This post contains affiliate links, see disclosures for details.
One of my great winter joys is feeding and watching birds. We got our feeders out earlier than usual this year and have a great variety of visitors including most of the usual suspects: chickadees, titmice, several types of finches, a variety of woodpeckers, and on the ground: juncos, bluejays, and mourning doves. A couple of birthdays ago my husband got me a Wingscapes Bird Cam, which works just like a game camera does, snapping shots when animal movement is detected.
We love looking over the hundreds of photos of birds from our feeders. This week I was looking back at some pictures from a few weeks ago. I usually just skim through thumbnails for something interesting. As you can imagine, there are many shots of empty bird feeders swaying around, or just chickadees, chickadees and more chickadees. (Don't get me wrong, I do love my chickadees...they just outnumber everything else!) I couldn't help but notice this titmouse (or maybe several different titmice...) eyeballing our camera. All the other birds seem to go about their business, but it looks like this little guy has found us out! In each picture, all taken on November 20th, as you can see by the date stamp, the bird seems to be looking directly at the camera.
|One Suspicious Tufted Titmouse! © SBF 2014|
I realize from a science perspective that I am anthropomorphizing this situation, or giving human qualities to a non-human organism. It could be that the timing was a coincidence, or that the large black eyes of a titmouse just look like they are imploring more so than other birds. From a less black and white perspective, the photos brought a smile to my face. Watching another living organism joyfully (yes, anthropomorphic again) going about their daily routine is what makes bird watching fun and worthwhile. So, regardless of the truth of the matter, I'd like to believe that this titmouse is on to our sneaky photography!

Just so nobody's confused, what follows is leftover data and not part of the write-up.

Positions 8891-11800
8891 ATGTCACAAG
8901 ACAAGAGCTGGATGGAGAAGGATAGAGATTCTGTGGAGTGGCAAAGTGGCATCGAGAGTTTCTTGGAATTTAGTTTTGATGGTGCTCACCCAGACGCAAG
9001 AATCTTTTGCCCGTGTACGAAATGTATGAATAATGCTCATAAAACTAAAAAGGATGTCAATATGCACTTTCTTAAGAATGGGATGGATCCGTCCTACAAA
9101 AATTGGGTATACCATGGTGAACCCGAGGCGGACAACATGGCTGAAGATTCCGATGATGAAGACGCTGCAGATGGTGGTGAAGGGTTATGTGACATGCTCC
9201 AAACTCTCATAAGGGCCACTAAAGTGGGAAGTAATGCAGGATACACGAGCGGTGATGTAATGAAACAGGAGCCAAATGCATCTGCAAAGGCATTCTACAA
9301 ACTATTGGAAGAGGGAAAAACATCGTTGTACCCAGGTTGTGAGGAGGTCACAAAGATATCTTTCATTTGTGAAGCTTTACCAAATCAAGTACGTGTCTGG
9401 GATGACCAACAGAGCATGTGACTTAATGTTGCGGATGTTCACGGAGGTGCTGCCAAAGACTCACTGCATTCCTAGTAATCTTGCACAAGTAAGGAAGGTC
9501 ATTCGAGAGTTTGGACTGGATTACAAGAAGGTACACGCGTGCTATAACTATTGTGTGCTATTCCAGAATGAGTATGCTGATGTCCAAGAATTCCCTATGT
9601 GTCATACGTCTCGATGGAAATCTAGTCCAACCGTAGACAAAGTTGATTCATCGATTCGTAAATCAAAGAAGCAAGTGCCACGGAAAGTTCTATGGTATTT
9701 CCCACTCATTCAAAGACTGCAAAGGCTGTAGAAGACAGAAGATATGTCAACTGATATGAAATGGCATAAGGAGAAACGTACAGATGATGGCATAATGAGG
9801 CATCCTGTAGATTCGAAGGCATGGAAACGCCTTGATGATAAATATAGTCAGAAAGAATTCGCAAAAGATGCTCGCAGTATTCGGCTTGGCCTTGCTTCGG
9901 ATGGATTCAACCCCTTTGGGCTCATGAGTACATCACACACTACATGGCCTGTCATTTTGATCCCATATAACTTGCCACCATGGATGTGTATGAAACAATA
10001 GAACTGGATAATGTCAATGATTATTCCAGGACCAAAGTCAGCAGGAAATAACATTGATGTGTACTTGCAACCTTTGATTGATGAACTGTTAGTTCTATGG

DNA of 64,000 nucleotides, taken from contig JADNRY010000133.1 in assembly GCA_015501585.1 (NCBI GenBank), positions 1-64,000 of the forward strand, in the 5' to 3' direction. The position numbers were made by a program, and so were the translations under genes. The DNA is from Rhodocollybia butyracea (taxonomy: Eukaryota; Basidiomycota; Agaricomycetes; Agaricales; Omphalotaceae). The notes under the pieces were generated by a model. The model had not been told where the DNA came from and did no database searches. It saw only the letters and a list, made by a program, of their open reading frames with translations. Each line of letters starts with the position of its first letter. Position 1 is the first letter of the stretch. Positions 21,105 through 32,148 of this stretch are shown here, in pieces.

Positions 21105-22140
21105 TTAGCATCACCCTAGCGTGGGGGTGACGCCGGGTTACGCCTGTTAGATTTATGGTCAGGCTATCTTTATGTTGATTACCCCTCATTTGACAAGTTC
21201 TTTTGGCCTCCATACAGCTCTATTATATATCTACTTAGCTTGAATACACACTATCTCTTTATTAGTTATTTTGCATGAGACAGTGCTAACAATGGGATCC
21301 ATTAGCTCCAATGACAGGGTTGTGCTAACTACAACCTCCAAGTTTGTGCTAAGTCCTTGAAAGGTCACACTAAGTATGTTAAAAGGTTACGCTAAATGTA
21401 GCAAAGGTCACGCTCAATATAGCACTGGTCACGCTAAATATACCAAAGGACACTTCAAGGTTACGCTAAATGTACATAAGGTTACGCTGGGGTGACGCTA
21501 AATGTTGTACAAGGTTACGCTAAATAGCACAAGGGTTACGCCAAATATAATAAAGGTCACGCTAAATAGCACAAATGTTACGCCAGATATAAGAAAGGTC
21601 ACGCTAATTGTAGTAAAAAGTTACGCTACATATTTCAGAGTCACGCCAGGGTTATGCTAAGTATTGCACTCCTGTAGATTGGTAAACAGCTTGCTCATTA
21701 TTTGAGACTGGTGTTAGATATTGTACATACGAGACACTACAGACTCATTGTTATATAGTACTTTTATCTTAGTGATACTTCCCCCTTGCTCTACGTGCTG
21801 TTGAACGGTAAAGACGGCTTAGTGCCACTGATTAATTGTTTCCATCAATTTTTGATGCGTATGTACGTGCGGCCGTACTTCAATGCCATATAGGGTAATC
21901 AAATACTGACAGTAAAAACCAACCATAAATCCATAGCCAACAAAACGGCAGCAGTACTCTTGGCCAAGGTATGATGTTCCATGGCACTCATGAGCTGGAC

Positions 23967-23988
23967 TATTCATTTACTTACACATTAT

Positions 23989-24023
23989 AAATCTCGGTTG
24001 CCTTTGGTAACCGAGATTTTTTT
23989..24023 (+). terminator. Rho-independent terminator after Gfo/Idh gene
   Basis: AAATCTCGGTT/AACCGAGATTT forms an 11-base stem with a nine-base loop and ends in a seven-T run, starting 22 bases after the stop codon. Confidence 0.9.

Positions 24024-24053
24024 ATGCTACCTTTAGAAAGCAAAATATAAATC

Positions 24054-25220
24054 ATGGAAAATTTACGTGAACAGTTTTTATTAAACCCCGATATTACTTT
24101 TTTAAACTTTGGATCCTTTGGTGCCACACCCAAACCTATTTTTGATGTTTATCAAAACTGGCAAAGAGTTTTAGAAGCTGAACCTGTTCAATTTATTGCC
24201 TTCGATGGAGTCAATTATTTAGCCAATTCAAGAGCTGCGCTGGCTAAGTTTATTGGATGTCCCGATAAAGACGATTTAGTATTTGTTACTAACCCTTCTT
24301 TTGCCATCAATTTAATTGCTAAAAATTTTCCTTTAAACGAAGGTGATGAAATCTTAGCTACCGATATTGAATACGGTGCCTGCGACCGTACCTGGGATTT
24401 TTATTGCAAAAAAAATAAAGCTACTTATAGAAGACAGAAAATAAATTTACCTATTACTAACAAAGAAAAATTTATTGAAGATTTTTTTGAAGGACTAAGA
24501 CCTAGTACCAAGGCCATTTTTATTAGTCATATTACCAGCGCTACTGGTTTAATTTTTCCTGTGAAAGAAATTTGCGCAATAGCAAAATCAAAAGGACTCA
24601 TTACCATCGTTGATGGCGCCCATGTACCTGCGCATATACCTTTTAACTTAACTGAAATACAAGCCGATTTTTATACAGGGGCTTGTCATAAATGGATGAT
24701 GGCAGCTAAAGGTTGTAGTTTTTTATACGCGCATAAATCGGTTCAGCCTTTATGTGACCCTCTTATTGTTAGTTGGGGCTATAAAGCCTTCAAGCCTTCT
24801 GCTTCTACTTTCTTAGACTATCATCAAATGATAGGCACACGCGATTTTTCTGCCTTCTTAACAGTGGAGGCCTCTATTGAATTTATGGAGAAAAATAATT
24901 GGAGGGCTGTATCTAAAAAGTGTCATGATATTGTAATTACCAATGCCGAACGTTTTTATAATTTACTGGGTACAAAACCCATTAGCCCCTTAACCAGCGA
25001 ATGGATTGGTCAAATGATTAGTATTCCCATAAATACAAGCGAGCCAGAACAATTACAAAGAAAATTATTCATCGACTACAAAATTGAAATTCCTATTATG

The Tufted Titmouse, which is what we observe at our feeders, is a small gray bird found in the Eastern half of the United States. The titmouse generally eats insects, but due to their unavailability during the colder months these little birds depend on hoarding seeds they find in bird feeders. The titmouse is related to the chickadee, which is also found in the Paridae family of the order Passeriformes.
There are many great resources for birding, bird watching and identification. Some of my favorites are Cornell's All About Birds site, "Peterson Field Guide to Birds of Eastern and Central North America", Stokes' "The Bird Feeder Book: Attracting, Identifying, Understanding Feeder Birds", and whatbird.com, an online guide to identifying birds using a key. Cornell's Citizen Science Blog recently had a post concerning where to position feeders. It included a Google maps tool to help map out the proper distance from your home to prevent fatal collisions with windows, sliding doors, etc. You'll find that post here, it is definitely worth checking out.
Do you feed birds over the winter? Have an anecdote to share? Comment below!